I disagree with the conclusion, however, that the remedy is found in a preferred position in the public square.  If religion is losing its influence in society, perhaps it is as much or more because we are doing a poor job defining what good we have to offer society than of being squeezed out by the forces of a some soft conspiracy.  We should focus more on humbly serving individuals and selling our message through personal testimony, than acting as a perceived victim on the public stage.

As to whether there really is a substantial erosion of our right to practice religion, as opposed to an erosion of our reputations as religious, I don't know.  Elder Oaks offers some examples that I plan on looking into, but I confess to having no reason to believe that my right to practice my religion is diminishing or will diminish in the near future.  I feel no threat to my First Amendment rights, and any threat to my standing in the public eye I will accept as my own failing and try to do better in the future.  To the extent that there is an erosion of my First Amendment rights, I stand with Elder Oaks in fighting against it.


JohnE said...

Good post! I think the Golden Rule sums up my feelings about the influence of religion in the public sphere. We don't want other religions making public policy that is not friendly to Mormonism in the name of God, without a rational secular explanation. So why should we publicly enforce our morality in the name of God if we cannot rationally justify it? I am not sure that as Mormons we really want to live in a country that gives special privilege religous morals that have weak or secular arguments. Religious America has not been our best of friends.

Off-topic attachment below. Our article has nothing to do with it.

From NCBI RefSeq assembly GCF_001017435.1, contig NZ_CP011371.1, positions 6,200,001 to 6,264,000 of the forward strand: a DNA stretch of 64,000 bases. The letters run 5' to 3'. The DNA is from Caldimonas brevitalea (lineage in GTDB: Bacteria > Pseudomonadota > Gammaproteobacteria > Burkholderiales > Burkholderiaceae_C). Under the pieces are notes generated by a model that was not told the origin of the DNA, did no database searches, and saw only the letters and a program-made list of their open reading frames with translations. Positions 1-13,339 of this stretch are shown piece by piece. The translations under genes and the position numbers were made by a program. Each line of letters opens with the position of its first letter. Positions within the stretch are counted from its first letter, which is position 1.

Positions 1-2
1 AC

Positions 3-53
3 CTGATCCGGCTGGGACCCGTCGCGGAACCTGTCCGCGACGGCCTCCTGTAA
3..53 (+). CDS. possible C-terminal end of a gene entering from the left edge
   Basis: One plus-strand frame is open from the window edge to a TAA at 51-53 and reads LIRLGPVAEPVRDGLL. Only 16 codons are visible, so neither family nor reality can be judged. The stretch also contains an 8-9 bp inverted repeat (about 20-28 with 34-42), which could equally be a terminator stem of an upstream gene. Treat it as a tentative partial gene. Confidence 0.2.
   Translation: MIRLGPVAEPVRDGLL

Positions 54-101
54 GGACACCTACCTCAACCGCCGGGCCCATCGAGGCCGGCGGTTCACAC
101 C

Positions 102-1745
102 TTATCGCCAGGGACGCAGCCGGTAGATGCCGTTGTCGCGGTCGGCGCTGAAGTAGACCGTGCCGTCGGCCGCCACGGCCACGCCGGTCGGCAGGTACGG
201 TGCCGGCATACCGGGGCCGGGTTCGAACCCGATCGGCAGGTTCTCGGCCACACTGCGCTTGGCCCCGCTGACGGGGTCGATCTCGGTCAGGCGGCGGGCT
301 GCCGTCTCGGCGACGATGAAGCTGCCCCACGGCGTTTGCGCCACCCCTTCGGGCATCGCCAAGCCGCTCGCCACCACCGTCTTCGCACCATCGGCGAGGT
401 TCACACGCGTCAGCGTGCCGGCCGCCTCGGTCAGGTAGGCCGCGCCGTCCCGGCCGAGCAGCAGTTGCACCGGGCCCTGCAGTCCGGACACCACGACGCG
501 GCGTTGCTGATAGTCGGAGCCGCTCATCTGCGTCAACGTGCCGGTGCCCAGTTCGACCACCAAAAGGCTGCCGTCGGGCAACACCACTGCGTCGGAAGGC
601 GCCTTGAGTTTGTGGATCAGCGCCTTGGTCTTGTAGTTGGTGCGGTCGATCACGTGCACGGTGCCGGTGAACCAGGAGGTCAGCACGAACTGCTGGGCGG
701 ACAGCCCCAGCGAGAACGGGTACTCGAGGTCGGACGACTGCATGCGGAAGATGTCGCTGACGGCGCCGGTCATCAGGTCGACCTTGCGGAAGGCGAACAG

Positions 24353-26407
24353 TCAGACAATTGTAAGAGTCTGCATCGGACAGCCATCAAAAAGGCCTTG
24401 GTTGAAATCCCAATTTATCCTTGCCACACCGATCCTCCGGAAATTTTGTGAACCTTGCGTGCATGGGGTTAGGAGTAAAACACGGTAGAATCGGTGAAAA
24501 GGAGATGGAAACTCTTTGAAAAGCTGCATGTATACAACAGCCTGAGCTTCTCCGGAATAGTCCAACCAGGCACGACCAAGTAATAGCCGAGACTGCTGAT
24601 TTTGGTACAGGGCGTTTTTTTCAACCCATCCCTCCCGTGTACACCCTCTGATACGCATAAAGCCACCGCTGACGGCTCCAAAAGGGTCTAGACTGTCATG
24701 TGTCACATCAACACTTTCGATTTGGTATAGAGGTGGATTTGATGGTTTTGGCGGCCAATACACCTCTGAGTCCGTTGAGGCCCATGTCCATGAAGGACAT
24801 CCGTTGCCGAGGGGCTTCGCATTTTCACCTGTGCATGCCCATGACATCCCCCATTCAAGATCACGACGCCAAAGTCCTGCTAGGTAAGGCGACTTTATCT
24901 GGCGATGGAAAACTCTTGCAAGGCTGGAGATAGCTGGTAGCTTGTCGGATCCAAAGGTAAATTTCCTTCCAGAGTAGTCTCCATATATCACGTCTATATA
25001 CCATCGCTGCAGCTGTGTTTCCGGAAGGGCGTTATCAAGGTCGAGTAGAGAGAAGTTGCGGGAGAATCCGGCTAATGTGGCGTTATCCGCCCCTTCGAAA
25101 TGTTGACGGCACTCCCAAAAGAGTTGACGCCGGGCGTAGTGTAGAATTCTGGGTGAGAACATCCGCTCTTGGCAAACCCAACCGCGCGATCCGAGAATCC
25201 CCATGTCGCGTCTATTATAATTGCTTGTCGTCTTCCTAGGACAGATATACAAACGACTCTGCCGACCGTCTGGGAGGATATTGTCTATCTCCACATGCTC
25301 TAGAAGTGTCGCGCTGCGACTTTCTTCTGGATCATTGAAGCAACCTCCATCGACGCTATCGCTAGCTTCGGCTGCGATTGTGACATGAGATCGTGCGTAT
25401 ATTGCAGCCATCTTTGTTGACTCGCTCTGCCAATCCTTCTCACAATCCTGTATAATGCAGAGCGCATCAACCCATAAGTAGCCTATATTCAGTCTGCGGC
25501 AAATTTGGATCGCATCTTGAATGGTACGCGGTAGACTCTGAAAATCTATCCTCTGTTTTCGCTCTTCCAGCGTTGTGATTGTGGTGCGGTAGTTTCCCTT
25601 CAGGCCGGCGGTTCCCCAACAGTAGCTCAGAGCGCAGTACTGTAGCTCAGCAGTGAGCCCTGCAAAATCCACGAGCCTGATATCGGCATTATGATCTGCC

It seems like some people would like to have their cake and eat it too. They would like to say that it is unAmerican to not put religious morals on a pedestal, but as soon as the religious morals of the majority are different than yours, then it is unAmerican to force your religion on me.

JohnE said...

Sorry I meant to say "I am not sure that as Mormons we really want to live in a country that gives special privilege religous morals that have weak secular arguments. Religious America has not been our best of friends."

Jacob S. said...

JohnE, thanks, I agree completely. It seems like such a great idea when Elder Oaks says that religion should have a prominent place in our public policy. I would love for someone like Elder Oaks to have a more prominent role. It seems like a great idea, that is, until we realize that other religions will also have a prominent role as well and that, as you noted, that hasn't always gone so well for us.